Return on I Bonds jumps to 1.38%
Inflation-adjusted savings bonds will pay slightly better over the next six months than they have over the previous six.
The U.S. Treasury set the annualized total return on Series I Savings Bonds at 1.38% for the next six months.
That's better than you'll earn from the top short- and mid-term certificates of deposit or savings accounts.
And it halts the steady decline in return on these popular government bonds. The new rate is more than investors earned since May, when the rate was set at 1.18%, but still down from the 1.74% it paid between Nov. 1, 2012, and April 30, 2013.
In fact, the rate had been on a steep downward trend since May 2011 when I Bonds paid 4.6%.
Series I Savings Bond Rates, 2010-2013
The total return is set based on the inflation rate for the prior six months and a fixed rate established by Treasury. The fixed rate is set for the life of the bond when you purchase it.
That rate has been zero since November 2010. But Treasury made the surprising move and increased the fixed rate for all I Bonds sold between Nov. 1, 2013, and April 30, 2014 to 0.20%.
The inflation rate is calculated by the changes in the Consumer Price Index and shows the annualized inflation rate over the past six months.
Here's how Treasury figures the inflation component:
The CPI-U for September 2013 was 234.149, and the CPI-U for March 2013 was 232.773. That represents an increase of 0.59% which you multiply by two to get the annualized rate of 1.08%.
The yield on I Bonds may be lower than it was around this time last year, but it's still a little bit better deal than you'll get from even the top-paying CDs.
The top nationally available 24-month CD rate pays 1.20% APY.
But at least you could potentially earn more with an I Bond when rates reset again in six months.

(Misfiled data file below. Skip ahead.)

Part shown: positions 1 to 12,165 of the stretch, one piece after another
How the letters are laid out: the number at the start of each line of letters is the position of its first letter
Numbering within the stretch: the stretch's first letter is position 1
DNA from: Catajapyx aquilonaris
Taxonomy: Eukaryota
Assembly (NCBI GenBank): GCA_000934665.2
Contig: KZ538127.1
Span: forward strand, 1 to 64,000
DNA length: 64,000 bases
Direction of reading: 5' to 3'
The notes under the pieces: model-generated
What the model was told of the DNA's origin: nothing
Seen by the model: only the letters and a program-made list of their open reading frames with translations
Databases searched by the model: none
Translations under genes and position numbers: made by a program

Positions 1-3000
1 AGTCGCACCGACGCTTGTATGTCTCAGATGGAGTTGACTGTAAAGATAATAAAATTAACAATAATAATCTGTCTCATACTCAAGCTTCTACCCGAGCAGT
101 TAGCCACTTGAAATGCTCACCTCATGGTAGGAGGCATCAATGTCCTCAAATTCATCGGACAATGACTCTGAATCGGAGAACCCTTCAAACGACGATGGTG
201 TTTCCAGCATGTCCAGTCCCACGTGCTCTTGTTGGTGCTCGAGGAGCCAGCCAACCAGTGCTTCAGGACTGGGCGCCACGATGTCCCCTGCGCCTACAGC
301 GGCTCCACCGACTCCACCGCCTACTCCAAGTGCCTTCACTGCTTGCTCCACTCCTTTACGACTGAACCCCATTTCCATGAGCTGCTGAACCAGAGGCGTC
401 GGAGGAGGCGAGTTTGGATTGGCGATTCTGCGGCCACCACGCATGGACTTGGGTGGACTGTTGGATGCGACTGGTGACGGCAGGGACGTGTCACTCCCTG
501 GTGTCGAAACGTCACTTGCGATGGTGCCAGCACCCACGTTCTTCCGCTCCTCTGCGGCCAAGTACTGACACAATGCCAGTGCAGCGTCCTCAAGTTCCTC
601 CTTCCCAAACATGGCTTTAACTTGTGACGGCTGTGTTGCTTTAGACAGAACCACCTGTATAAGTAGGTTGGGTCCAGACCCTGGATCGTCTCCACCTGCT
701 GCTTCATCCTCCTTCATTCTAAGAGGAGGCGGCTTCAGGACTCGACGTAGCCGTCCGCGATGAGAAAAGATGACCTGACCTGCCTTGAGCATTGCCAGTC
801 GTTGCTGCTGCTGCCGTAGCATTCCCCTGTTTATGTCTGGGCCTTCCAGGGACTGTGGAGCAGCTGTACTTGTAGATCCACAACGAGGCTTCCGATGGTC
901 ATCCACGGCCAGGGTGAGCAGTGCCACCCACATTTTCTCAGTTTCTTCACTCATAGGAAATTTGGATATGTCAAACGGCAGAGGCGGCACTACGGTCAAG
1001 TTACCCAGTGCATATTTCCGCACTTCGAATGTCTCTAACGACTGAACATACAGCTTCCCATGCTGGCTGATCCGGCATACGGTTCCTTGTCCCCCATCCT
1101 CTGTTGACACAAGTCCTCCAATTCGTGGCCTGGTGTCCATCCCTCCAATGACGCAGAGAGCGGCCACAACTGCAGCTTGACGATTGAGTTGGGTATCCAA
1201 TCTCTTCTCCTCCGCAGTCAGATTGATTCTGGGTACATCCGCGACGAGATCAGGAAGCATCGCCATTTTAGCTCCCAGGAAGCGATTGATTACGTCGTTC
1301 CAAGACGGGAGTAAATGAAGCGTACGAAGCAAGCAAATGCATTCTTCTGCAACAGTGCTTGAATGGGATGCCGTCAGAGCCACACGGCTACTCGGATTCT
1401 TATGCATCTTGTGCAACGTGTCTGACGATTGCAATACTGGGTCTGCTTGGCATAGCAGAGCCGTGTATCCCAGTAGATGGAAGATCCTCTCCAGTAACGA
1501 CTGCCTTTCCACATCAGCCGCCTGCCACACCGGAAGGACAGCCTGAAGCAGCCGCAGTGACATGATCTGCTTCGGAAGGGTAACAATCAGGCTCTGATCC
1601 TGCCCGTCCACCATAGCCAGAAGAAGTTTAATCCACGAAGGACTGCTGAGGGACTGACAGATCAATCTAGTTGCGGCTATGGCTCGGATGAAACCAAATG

Savings bonds also have several tax advantages over CDs:
- You don't have to pay tax on the interest you earn until the bonds are redeemed. With CDs, you're taxed on the interest in the year it's earned.
- Interest earned on savings bonds is exempt from state and local income taxes. That's a big plus for residents of states that levy a hefty tax on investment income, such as California and New York.
- The interest can even be exempt from federal income taxes if the bonds are used to pay for eligible college expenses. (See IRS Publication 970, Tax Benefits for Education.)
You can buy savings bonds at TreasuryDirect (www.treasurydirect.com) and have them issued electronically to your account.
Don't bother looking for paper bonds as the Treasury Department stopped issuing them at the beginning of 2012. The only exception is that you can buy up to $5,000 in paper bonds using your tax refund by filing IRS Form 8888.
At the Treasury website, you can buy up to $10,000 in Series I Bonds and another $10,000 in Series EE Bonds.
Paper Series EE bonds are issued at half of their face value. So you'll pay $500 for a $1,000 bond but it will not be worth the face value until it matures.
Do be aware that to avoid any early-withdrawal penalty, you'll have to hold onto the bonds for five years. Redeem them earlier, and you'll forfeit the three most recent months' worth of interest.